How To Lubricate Your Garage Door
Author: Stan Klugman
Have you been having trouble trying to get rid of the squeaking noise coming from your garage door? We want to explain to you how to take care of that problem with a couple of do-it-yourself solutions and some valuable information on how to properly lubricate your garage door.
One of the most common errors that homeowners make when greasing the garage door is that they use regular oil or ever-so-popular WD 40. The main problem with WD-40 and oil is that they're degreasers, so they're actually taking out the grease rather than helping your situation.
Lithium based grease
The best thing to use is a lithium-based grease. If you can't find the lithium spray at your local Home Depot, Lowe's or hardware store, next best thing would be a silicone spray, it’s not as good as lithium, but it's a hundred times better than using WD-40. The lithium spray leaves a generous thick coat that doesn't run or drip like oil.
So how to lubricate your garage door properly?
You want to lubricate all moving parts of the door. First, make sure that your door is in a closed position and disconnect the door from the garage door opener. You should be able to move your doors manually around the bend of the track, make sure you grease all moving connections. The next things you want to lubricate are your rollers, the most common rollers that most manufacturing and garage door companies are using are metal rollers or plastic rollers. If you have plastic rollers, you can put some grease on it, but we’re not sure how much good that's actually going to do because these rollers have no wall bearings and they're only designed to last a few years, so you should probably be replacing them anyway. If you have metal rollers you can see the ball bearings. Those ball bearings always need to be greased. Use the straw so when you spray your grease, it can get in there and fill it up. Remember, you'll be doing this with rollers in place on the door track so be sure to do it with good lighting. You may need to use a ladder to get to those top spots.
Garage door opener chains come out of the factory with a protective coat already on it that should last the life of the motor. If you ever feel the need to give your chain a little love to help maintain it take a cloth spread a little WD-40 on it and wipe it down, that'll help repel moisture.
What you want to do is lubricate the top of the rail, that's where all your friction is, not at the bottom. Most people spray the bottom of the rail, that's not going to hurt, but it's not going to do anything either just going to create a mess that drips all over your car your floor your head.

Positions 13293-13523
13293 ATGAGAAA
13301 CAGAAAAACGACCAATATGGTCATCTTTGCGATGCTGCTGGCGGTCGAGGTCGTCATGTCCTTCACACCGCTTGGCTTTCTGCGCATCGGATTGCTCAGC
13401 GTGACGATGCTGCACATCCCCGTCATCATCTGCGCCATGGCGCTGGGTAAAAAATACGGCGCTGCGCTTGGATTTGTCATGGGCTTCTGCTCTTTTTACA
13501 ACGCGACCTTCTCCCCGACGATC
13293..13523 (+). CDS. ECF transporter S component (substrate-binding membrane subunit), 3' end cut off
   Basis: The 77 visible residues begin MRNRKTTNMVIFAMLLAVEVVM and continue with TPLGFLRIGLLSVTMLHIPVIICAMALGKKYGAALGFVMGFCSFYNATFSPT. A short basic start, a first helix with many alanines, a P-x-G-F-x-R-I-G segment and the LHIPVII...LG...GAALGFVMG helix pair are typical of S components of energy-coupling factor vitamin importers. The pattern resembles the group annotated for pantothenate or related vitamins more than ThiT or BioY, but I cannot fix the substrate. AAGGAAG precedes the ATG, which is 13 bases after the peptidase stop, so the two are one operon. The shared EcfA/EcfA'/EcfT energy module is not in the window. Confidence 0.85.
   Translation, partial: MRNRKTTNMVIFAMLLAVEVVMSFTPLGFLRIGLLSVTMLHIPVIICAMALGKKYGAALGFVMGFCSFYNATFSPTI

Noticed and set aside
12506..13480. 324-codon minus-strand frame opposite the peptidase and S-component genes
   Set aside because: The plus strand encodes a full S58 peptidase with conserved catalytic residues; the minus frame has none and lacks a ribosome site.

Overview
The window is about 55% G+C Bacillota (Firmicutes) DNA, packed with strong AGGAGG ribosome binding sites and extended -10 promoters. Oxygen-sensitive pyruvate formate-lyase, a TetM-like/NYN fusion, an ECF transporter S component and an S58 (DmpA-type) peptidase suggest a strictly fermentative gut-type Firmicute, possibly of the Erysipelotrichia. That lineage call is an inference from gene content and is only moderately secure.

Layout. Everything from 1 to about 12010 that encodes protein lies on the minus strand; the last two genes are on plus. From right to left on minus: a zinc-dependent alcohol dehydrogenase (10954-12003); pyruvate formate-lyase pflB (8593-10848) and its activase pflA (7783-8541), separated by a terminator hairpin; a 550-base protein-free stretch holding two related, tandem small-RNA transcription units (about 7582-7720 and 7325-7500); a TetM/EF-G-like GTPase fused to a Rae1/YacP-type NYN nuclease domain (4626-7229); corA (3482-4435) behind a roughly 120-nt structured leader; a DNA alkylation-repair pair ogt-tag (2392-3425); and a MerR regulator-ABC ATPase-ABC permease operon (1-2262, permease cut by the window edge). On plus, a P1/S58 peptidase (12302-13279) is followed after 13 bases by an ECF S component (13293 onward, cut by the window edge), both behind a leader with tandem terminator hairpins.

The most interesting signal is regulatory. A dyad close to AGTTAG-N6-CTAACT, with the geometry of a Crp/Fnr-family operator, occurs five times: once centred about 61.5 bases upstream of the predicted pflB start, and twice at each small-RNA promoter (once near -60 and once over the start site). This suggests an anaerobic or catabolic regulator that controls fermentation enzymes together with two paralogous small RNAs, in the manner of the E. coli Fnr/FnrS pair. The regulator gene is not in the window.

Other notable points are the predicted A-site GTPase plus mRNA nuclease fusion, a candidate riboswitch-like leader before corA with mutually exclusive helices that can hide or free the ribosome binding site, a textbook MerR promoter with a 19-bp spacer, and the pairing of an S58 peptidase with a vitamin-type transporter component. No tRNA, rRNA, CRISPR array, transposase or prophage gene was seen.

Another thing you don't need to grease is your garage door track. If you think you see symptoms that make you feel you need to grease a track, then you have something wrong with your door. Some people might start adding oil or packing it up with more grease, over time, air will pick up dust and dirt and bring it into the grease. The only thing on the track that you can grease that'll help out with the noise is this particular part of the track with a break and the bolts are screwing two pieces together, not necessary but it's the only place in the track that we would recommend. Remember, tracks don't need to be greased, they need to be cleaned, that's something you can easily do with a wet cloth or little WD-40.
When it comes to your garage door springs, you won't need grease if you have extension springs, they've already been dipped coated and require no maintenance. On the other hand, if you have a torsion spring that's going to need a little love, instead of springs getting stretched, torsion springs get wound, and because of that, you'll want to grease them. Even when they're brand new, they tend to make some noise but that's what's a rubbing against each other, all you have to do is take the spray straw out and coat from one end to the other, then bring the door up and down a couple of times and let the grease work itself in. The grease is going to do two things in your torsion spring, one is going to reduce the amount of noise that you hear from the friction, secondly, most of the companies out there only use oil tempered or galvanized springs so the grease help prevent rust build-up here at Calgary Garage Door Fix, we prefer powder coated springs. Basically, that's a spring that’s been dipped and coated both inside and out, and therefore you never have to worry about rust problems. So going out to another manufacturer and getting a new spring from them or perhaps going to a Home Depot you may end up getting a spring that coded on the outside but not coated on the inside and trust me, it's challenging to coat the inside of a coil spring. My recommendation is to ask your garage door specialists or the salesperson at a Home Depot and find out if they have powder coated springs because it's the best investment that you can make, it's maintenance-free. The last thing you need to grease in a torsion spring door or the bearing plates is your bearing. There's two more located on both sides of the door, that bar sits inside these bearings. When you wind up your spring, all the power gets transferred to it, and the bar spins inside the bearings. Unfortunately, bearings in the plates are not accessible unless you remove the springs. I would not recommend to the average homeowner to deal with the springs. If you feel your garage door need a service, you should immediately contact a professional door technician, you will be safe and your garage door will be working perfectly for years to come!